Arctic 'doomsday' seed vault receives 50,000 new deposits

HELSINKI (AP) - Nearly 10 years after a "doomsday" seed vault opened on an Arctic island, some 50,000 new samples from seed collections around the world have been deposited in the world's largest repository built to safeguard against wars or natural disasters wiping out global food crops.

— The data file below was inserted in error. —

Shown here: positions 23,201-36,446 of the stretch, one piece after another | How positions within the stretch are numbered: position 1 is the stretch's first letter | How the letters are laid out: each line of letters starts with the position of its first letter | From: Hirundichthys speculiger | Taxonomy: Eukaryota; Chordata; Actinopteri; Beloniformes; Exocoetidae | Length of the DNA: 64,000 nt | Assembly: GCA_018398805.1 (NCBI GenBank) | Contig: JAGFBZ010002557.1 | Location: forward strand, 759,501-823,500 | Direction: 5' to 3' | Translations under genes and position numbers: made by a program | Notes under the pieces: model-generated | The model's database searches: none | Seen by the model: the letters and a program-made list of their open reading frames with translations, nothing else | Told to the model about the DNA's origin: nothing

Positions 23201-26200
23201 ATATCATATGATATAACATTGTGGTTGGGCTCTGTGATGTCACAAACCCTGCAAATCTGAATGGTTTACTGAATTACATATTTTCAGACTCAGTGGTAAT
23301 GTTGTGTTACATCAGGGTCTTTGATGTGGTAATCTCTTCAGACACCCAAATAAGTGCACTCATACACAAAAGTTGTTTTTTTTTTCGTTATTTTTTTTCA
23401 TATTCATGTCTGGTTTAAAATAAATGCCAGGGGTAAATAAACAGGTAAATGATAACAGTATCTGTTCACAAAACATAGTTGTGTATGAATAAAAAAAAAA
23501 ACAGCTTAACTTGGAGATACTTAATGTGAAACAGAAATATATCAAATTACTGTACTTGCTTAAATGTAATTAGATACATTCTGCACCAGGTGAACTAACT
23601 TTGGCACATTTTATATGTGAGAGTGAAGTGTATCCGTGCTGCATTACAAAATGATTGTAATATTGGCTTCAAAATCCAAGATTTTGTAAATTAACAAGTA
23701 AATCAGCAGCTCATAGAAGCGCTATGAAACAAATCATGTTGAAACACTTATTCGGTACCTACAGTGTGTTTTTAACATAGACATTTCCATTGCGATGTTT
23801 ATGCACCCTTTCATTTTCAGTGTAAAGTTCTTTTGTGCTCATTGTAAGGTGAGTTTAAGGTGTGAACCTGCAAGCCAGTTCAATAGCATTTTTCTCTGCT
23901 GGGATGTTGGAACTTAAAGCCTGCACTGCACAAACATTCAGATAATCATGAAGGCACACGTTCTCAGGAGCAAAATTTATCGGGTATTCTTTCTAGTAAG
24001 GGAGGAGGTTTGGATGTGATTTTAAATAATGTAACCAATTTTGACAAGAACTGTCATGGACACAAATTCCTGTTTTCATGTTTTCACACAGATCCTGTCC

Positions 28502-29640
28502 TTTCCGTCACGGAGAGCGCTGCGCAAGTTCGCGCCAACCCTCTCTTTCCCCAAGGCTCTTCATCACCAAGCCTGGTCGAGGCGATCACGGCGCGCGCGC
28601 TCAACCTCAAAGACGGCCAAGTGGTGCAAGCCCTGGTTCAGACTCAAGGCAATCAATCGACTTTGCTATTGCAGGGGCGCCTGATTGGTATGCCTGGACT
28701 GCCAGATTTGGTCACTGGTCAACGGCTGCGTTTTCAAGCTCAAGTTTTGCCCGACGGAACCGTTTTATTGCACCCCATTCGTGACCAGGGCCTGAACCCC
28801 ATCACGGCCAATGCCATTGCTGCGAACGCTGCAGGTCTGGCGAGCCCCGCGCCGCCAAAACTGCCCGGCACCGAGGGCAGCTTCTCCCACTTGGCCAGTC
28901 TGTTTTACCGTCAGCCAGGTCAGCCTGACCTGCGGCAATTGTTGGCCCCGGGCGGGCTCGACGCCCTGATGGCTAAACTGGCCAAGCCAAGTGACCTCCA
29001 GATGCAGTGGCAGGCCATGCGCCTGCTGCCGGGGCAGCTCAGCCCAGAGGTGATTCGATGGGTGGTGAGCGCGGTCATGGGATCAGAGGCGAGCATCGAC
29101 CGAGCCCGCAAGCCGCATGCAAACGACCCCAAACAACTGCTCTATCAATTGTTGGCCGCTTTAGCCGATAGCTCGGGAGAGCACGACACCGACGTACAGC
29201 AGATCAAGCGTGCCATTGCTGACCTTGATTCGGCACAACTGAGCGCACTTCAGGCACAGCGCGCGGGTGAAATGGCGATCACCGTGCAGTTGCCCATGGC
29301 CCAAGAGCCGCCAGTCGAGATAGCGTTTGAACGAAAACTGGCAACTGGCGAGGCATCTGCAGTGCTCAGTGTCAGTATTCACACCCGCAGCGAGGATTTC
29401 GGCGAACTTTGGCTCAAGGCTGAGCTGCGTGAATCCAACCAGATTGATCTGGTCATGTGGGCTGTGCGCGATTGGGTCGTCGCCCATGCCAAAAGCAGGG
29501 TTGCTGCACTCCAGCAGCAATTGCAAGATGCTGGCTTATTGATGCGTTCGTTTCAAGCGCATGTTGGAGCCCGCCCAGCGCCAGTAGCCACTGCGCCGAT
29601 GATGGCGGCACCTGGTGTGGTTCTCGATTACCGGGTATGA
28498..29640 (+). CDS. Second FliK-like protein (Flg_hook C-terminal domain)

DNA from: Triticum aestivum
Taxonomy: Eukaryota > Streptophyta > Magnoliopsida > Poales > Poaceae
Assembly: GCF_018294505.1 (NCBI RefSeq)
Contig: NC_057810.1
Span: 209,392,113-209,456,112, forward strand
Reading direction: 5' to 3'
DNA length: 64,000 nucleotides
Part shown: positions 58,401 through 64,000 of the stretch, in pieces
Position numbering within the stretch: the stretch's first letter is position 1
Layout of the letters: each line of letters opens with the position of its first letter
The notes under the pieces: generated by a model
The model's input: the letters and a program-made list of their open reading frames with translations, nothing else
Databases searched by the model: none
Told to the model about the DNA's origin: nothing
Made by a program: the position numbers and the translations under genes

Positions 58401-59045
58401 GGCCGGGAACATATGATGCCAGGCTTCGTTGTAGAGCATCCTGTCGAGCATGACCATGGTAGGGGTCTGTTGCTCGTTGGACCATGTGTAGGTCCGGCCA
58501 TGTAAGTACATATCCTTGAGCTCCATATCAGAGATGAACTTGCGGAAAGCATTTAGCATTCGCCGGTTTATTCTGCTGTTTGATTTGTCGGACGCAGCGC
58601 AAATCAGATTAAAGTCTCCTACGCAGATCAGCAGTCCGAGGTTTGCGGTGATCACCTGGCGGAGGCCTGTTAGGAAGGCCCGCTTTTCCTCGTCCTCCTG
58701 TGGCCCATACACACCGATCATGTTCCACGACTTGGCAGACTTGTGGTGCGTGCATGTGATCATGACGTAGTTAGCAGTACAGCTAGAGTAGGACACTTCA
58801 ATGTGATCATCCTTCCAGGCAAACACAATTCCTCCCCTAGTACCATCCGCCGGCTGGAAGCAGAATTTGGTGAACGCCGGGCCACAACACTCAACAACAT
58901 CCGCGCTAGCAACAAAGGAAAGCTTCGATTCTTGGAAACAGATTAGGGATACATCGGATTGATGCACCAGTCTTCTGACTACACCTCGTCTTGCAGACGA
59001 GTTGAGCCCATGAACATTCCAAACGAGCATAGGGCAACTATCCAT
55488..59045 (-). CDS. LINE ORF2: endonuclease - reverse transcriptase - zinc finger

The Svalbard Global Seed Vault, the world's largest agricultural gene bank located on the Svalbard archipelago between mainland Norway and the North Pole, was built as a master backup to the world's other seed banks.  A research center that focuses on improving agriculture in dry zones - the first to retrieve its seed collection from the vault in 2015 - on Wednesday returned some 15,000 specimens after multiplying and reconstituting them. The collections range from India to the Middle East, northern Africa and the Americas.

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